The ‘Just Four Quid' appeal which aims over the course of a year to raise £1m for biomedical research into ME/CFS has declared this as "The Week of Happy Ignorance".
Last week, the appeal flagged up a large number of ways in which people can save money on household bills. This week, their website suggests folk take a holiday from all the troubles of the world by not buying papers and even avoiding the news on radio, TV and the internet.
The organiser writes in her latest blog:
"Quite a few people think that we see too much news. Journalist John Naish, in his book “Enough”, is one of them. He thinks that in these days of 24-hour rolling news, we get a distorted idea of the world through seeing the same footage of the latest horrors over and over again. With the same images played repeatedly, we get the idea that the world is much worse than it actually is; we forget that it’s “news” because it’s rare.
"We also, he believes, forget that it’s not local; much of what we see on our TV news is happening thousands of miles away but our primitive brains – wired to understand what’s going on within our Neolithic ancestors’ walking range – doesn’t really register this and feels it has to keep watching the news for more details of this “local and imminent” threat.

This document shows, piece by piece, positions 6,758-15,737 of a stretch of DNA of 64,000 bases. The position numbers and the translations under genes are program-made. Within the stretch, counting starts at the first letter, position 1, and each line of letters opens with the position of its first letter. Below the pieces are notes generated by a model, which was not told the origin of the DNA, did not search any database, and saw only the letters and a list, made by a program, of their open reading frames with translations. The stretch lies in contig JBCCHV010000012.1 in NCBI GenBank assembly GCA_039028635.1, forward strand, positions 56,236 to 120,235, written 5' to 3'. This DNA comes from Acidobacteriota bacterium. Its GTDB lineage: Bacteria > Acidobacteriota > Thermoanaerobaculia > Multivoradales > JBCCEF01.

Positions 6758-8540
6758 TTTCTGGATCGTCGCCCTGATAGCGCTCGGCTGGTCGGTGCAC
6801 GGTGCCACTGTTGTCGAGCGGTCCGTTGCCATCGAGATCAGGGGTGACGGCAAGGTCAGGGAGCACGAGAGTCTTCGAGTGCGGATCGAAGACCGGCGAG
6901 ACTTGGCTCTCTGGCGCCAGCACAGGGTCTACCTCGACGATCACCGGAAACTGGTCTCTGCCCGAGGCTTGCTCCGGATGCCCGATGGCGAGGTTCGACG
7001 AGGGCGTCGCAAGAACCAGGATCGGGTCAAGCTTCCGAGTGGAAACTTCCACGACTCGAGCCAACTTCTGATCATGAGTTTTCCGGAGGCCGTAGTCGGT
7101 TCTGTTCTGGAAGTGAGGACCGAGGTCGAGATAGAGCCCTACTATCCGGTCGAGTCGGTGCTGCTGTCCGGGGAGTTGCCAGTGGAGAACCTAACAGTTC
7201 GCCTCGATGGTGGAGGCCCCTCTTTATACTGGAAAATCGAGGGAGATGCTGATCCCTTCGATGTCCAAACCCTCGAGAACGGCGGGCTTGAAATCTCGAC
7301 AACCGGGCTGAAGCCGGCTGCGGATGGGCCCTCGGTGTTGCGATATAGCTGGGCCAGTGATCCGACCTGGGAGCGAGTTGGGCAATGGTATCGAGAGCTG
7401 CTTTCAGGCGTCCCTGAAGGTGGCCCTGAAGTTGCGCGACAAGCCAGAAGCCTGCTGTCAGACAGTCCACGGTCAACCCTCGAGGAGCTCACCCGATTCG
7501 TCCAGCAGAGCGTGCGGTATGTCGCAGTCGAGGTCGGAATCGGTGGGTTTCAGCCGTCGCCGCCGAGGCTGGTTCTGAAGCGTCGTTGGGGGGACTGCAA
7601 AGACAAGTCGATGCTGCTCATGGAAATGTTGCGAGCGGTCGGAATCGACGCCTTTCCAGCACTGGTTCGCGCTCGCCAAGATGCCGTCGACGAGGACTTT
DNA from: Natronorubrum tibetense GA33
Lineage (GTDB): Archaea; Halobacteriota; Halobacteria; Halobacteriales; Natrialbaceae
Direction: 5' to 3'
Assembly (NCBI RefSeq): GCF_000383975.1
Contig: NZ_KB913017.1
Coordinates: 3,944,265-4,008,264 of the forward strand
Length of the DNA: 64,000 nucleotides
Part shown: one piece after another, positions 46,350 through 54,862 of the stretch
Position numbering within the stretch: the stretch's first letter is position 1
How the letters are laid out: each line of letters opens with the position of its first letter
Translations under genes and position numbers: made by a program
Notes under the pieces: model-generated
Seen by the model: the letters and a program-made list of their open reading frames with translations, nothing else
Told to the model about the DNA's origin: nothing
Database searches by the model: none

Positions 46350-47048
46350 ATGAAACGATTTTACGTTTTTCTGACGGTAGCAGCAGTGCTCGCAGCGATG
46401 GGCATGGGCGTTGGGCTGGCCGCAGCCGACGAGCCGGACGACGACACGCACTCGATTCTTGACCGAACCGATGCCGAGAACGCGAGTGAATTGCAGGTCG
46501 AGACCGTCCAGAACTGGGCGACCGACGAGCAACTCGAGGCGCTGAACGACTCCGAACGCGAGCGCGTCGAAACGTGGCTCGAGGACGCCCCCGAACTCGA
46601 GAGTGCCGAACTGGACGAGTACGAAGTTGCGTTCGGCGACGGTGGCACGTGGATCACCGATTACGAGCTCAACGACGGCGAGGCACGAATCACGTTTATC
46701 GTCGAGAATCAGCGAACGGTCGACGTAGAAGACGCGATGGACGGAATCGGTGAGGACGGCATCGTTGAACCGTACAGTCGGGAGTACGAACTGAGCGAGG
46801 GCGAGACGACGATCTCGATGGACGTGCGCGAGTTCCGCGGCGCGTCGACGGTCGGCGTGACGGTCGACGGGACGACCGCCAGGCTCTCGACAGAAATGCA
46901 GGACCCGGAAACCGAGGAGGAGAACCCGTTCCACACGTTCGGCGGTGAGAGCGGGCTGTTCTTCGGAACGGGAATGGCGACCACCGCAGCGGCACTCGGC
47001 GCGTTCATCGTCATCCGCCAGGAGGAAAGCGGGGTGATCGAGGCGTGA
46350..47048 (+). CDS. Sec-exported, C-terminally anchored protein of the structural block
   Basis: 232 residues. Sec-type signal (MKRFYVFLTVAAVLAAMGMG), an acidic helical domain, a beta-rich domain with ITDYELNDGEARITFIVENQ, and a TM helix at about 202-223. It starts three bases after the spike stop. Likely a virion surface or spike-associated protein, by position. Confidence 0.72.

"Some psychologists feel that the stress that arises from the news is so great that we shouldn’t watch more than 30 minutes a day, in order to avoid anxiety-related depression. For me, part of the “holidayness” of any holiday is that I don’t read the paper and don’t watch the news, so I can believe there’s something in this."
So how about adding "stress-buster" to the recession-busting elements of JFQ and tip any savings made from not buying the papers this week into the JFQ Appeal which benefits The ME Association's Ramsay Research Fund and ME Research UK.
For more information about the Just Four Quid appeal, please click here.